The fun in 'Nunsense' is infectious but dated

Somewhere, someone is probably working on a scholarly dissertation on what I've come to think of as "the Wacky Nun Phenomenon."

From Sally Field's perky airborne television exploits to Whoopi Goldberg's "Sister Act" flicks to the made-in-Chicago "Late Nite Catechism" franchise, fun with nuns is a surefire formula for boffo box office. No one has exploited that formula with more relish (or shamelessness, depending on one's point of view) than Dan Goggin, the creator of "Nunsense" and its many musical spinoffs.

Marriott last did this show in 1997, with Alene Robertson as Sister Mary Regina, the Mother Superior of the beleaguered Little Sisters of Aptakisic (originally the Little Sisters of Hoboken, but a shout-out to the northwest suburbs plays better in Lincolnshire than Jersey humor). She's back in this current incarnation, directed and choreographed by Rachel Rockwell, and that's a flat-out blessing.

Robertson's brass and sass stays just this side of crass (sorry, Goggin's affection for obvious rhyme schemes is infectious). She receives some fine support from her quartet of lesser nuns, especially Abby Mueller's addlebrained Sister Mary Amnesia. The latter particularly shone opening night during a Q&A with a front-row audience member who had just been handed a St. Christopher card bearing the legend: "I'm a Catholic. In case of emergency, please call a priest." Upon finding out that the giftee was Mormon, Mueller's Amnesia grew wide-eyed with confusion. "Oh. Who do you call?"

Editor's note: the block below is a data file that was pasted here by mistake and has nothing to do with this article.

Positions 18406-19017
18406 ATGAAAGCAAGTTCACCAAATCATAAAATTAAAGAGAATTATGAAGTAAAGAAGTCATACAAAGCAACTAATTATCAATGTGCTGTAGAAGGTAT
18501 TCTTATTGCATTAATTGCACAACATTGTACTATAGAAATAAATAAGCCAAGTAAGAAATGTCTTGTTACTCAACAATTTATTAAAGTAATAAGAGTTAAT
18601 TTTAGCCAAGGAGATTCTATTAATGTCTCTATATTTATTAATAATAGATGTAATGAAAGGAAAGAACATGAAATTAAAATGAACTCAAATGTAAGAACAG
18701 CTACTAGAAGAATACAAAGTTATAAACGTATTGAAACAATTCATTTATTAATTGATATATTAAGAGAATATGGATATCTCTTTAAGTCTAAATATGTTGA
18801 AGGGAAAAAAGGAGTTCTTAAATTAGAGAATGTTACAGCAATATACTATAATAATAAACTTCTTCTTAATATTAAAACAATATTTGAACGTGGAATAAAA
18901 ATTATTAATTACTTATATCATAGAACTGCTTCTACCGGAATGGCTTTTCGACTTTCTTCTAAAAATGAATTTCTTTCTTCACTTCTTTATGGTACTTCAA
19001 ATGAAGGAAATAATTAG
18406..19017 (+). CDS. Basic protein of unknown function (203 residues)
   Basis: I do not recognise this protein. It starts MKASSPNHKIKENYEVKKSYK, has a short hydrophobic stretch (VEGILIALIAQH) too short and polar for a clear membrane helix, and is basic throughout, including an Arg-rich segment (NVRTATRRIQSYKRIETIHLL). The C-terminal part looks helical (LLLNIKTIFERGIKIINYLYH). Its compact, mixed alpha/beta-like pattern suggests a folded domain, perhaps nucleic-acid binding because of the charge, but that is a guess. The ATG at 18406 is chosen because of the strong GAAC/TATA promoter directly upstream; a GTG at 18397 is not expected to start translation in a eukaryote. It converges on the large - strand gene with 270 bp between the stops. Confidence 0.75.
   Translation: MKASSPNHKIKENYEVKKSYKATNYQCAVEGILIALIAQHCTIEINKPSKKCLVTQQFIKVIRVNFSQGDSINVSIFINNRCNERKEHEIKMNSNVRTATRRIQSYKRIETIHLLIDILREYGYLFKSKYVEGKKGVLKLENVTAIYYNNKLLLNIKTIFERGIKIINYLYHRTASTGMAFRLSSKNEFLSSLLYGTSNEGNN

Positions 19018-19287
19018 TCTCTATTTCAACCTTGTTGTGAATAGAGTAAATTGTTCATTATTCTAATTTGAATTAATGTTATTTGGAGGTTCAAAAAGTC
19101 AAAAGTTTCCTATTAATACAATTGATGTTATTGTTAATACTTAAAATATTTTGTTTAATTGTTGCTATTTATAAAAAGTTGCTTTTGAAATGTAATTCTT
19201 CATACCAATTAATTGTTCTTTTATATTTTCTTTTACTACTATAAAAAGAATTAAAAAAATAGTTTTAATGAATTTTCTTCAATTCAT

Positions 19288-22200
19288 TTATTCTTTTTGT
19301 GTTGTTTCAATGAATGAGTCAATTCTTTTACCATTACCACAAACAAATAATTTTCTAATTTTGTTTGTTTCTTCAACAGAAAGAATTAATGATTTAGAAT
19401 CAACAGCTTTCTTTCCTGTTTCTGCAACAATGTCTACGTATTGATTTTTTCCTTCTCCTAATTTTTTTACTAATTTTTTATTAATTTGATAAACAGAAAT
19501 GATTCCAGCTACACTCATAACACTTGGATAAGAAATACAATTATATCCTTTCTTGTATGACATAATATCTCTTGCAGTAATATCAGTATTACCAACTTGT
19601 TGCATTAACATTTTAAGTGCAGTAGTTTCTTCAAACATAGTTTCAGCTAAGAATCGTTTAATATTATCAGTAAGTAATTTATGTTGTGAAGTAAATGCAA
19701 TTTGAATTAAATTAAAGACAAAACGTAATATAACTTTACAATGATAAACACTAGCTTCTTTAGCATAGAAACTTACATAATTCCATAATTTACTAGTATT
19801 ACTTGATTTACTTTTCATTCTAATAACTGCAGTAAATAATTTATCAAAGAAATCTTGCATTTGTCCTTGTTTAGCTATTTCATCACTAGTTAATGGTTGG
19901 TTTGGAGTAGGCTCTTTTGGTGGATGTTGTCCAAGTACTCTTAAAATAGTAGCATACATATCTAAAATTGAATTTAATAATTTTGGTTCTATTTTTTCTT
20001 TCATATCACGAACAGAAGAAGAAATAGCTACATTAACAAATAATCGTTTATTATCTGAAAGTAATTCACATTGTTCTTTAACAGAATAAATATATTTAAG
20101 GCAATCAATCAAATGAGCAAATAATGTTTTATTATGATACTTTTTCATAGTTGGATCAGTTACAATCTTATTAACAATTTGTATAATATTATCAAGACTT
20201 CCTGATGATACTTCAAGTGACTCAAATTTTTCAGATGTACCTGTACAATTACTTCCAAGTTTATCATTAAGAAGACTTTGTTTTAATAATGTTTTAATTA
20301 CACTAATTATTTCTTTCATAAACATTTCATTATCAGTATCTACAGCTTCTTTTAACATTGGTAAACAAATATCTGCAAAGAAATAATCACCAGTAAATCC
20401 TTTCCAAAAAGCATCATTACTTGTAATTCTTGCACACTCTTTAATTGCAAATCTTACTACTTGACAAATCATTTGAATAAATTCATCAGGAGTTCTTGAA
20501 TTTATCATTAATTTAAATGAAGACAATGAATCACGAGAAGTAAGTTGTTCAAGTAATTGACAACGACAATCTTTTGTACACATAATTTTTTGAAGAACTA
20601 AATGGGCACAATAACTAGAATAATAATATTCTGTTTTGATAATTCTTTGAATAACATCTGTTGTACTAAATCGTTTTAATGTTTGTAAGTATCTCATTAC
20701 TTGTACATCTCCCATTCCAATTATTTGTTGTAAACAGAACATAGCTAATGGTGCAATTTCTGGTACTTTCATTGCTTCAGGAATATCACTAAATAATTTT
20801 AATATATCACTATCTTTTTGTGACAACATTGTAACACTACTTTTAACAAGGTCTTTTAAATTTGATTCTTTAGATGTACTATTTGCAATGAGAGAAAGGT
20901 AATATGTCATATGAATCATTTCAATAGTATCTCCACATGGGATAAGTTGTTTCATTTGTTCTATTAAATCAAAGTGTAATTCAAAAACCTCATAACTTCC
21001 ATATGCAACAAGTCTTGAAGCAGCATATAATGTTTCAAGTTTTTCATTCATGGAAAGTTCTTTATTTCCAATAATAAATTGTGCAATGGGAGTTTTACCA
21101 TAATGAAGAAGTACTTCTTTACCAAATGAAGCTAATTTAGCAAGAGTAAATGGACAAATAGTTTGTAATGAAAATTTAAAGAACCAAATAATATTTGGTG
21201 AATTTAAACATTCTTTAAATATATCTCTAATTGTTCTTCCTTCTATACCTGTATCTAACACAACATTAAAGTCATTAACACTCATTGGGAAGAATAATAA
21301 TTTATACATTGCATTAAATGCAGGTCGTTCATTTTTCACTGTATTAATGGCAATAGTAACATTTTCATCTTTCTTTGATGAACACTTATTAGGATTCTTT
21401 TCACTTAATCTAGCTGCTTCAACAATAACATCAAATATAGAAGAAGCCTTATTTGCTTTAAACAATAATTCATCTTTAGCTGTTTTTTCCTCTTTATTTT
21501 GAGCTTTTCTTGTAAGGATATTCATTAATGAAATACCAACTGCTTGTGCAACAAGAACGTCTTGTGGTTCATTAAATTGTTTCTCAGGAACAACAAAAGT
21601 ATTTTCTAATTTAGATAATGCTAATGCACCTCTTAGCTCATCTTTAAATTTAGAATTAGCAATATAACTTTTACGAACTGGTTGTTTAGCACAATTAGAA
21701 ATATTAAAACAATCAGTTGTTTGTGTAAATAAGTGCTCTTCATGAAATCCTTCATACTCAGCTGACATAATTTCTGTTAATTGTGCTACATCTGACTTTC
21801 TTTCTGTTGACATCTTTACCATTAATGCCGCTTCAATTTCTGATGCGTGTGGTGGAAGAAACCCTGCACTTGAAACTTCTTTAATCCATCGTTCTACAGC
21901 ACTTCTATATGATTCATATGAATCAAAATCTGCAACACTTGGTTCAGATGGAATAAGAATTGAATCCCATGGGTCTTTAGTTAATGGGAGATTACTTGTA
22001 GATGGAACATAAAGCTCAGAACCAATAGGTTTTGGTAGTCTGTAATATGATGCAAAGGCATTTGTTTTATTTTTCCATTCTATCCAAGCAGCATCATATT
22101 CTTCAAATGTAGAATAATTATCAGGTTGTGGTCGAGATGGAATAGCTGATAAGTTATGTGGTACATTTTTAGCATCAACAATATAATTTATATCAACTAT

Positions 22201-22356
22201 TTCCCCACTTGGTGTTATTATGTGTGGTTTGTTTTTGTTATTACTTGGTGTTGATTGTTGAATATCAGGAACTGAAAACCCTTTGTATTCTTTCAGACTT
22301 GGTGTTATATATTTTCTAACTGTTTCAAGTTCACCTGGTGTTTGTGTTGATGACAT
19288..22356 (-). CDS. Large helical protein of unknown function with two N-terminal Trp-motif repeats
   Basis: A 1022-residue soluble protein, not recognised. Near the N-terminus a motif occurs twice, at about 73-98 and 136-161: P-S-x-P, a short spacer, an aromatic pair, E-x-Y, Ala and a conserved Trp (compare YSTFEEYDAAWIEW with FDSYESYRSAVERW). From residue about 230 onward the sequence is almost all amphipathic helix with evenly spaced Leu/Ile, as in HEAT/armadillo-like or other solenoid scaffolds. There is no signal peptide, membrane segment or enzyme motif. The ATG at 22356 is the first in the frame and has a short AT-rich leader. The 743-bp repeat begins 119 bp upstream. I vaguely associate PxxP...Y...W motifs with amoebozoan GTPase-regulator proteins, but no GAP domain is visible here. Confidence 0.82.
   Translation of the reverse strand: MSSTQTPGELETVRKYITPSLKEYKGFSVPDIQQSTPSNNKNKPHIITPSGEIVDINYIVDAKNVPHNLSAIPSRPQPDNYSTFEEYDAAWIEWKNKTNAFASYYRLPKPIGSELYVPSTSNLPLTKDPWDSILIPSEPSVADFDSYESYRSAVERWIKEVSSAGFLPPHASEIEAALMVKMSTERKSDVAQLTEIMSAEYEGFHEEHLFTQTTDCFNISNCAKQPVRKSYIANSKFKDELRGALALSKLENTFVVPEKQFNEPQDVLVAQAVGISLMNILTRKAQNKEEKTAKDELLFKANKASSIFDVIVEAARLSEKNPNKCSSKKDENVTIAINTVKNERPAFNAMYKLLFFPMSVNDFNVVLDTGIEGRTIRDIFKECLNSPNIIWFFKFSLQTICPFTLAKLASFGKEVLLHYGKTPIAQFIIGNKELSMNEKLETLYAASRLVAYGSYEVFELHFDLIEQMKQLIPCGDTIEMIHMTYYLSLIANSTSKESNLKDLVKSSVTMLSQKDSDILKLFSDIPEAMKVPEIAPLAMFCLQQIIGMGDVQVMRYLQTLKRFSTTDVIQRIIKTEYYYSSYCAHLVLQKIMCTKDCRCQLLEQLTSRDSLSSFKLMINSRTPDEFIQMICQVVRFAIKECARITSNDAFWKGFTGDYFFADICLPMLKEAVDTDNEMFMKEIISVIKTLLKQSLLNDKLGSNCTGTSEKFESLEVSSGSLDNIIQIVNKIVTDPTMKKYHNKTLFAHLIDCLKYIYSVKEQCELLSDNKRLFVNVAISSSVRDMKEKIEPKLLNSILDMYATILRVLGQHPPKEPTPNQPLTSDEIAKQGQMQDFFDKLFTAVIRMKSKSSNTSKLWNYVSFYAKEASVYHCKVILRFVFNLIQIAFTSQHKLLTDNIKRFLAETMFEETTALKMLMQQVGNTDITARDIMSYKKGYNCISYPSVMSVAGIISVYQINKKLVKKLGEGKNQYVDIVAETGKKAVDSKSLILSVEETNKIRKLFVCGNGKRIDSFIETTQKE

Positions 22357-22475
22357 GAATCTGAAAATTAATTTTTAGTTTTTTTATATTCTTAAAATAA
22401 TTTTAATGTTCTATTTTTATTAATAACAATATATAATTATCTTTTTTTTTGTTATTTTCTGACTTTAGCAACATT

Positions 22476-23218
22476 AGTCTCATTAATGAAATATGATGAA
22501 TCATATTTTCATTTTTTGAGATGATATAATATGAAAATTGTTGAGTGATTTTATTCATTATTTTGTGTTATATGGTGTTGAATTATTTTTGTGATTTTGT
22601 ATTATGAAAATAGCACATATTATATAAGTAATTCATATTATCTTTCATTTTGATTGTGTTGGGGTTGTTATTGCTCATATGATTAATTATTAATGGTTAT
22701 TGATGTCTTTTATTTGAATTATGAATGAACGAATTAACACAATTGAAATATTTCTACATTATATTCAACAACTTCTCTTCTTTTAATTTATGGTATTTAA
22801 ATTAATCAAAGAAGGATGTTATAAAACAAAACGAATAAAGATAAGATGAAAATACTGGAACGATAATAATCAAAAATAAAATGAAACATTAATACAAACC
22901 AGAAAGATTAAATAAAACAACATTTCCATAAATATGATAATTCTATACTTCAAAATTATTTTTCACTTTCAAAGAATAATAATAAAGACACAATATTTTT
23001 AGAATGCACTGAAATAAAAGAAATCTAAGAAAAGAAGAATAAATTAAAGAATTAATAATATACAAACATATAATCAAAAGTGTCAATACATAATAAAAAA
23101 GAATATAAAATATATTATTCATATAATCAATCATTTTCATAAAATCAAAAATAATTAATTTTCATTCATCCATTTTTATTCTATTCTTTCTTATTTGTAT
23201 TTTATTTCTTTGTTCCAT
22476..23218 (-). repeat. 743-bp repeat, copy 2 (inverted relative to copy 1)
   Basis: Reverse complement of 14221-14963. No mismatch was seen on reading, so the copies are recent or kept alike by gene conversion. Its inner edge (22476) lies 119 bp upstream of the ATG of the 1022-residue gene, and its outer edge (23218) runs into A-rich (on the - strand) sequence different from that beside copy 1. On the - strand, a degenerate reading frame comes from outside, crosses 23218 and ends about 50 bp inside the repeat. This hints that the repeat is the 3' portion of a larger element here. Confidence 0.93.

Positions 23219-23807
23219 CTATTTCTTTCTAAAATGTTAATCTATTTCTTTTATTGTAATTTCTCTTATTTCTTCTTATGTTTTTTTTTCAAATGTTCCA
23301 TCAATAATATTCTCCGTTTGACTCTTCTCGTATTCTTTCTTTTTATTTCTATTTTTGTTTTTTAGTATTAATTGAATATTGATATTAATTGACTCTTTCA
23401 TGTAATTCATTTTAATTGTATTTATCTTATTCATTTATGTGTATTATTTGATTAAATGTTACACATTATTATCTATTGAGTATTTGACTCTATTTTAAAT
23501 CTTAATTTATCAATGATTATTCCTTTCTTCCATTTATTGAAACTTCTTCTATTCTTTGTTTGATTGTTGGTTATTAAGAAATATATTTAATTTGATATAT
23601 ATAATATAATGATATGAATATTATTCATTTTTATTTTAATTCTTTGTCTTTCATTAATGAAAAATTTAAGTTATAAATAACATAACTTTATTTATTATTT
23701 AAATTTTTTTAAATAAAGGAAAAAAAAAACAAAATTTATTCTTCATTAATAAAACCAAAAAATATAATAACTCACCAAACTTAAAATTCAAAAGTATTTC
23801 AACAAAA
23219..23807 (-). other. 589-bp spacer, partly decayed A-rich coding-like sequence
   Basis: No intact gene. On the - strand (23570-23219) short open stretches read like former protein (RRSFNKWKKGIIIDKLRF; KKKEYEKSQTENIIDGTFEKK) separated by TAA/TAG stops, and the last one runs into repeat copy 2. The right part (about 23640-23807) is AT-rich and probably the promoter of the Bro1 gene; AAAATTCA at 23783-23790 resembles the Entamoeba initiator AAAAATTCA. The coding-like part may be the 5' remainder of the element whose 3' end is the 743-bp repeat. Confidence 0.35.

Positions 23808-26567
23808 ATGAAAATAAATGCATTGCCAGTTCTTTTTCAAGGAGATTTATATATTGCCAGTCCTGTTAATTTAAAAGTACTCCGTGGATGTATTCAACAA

There is a dark sensibility at the root of what is otherwise a featherlight show: The sisters have lost 52 of their peers in an unfortunate vichyssoise incident, and have only raised funds to bury 48—the other four "blue nuns" are in the convent freezer awaiting final disposition. (A comment on the declining numbers of women taking holy orders, perhaps?) So the good sisters are putting on a song-and-dance benefit revue. From there, the usual showbiz cliches spill forth, including the understudy, Sister Robert Anne (Debbie Laumand-Blanc) who is spoiling for her own shot in the spotlight.

Goggin's nuns started out as a series of greeting cards with quips, and that one-dimensional, anything-for-a-laugh genesis doesn't do this show any favors. Some of the references are past their sell-by date—do we still need riffs on the "I've fallen and I can't get up" commercial?

As a bit of inside-baseball humor, costumes from "Les Miserables," Marriott's last production, pop up at incongruous moments, and there's an "Avenue Q" moment with a dyspeptic nun puppet.

Certainly people who like this sort of thing will find plenty to enjoy in Rockwell's production, and plenty to admire in Robertson's leather-lunged, vinegary (but also surprisingly vulnerable) performance.

ctc-tempo@tribune.com

"Nunsense" When: Through July 13Where: Marriott Theatre, 10 Marriott Drive, LincolnshireRunning time: 2 hours, 10 minutesTickets: $45-$55 at 847-634-0200 or marriotttheatre.com

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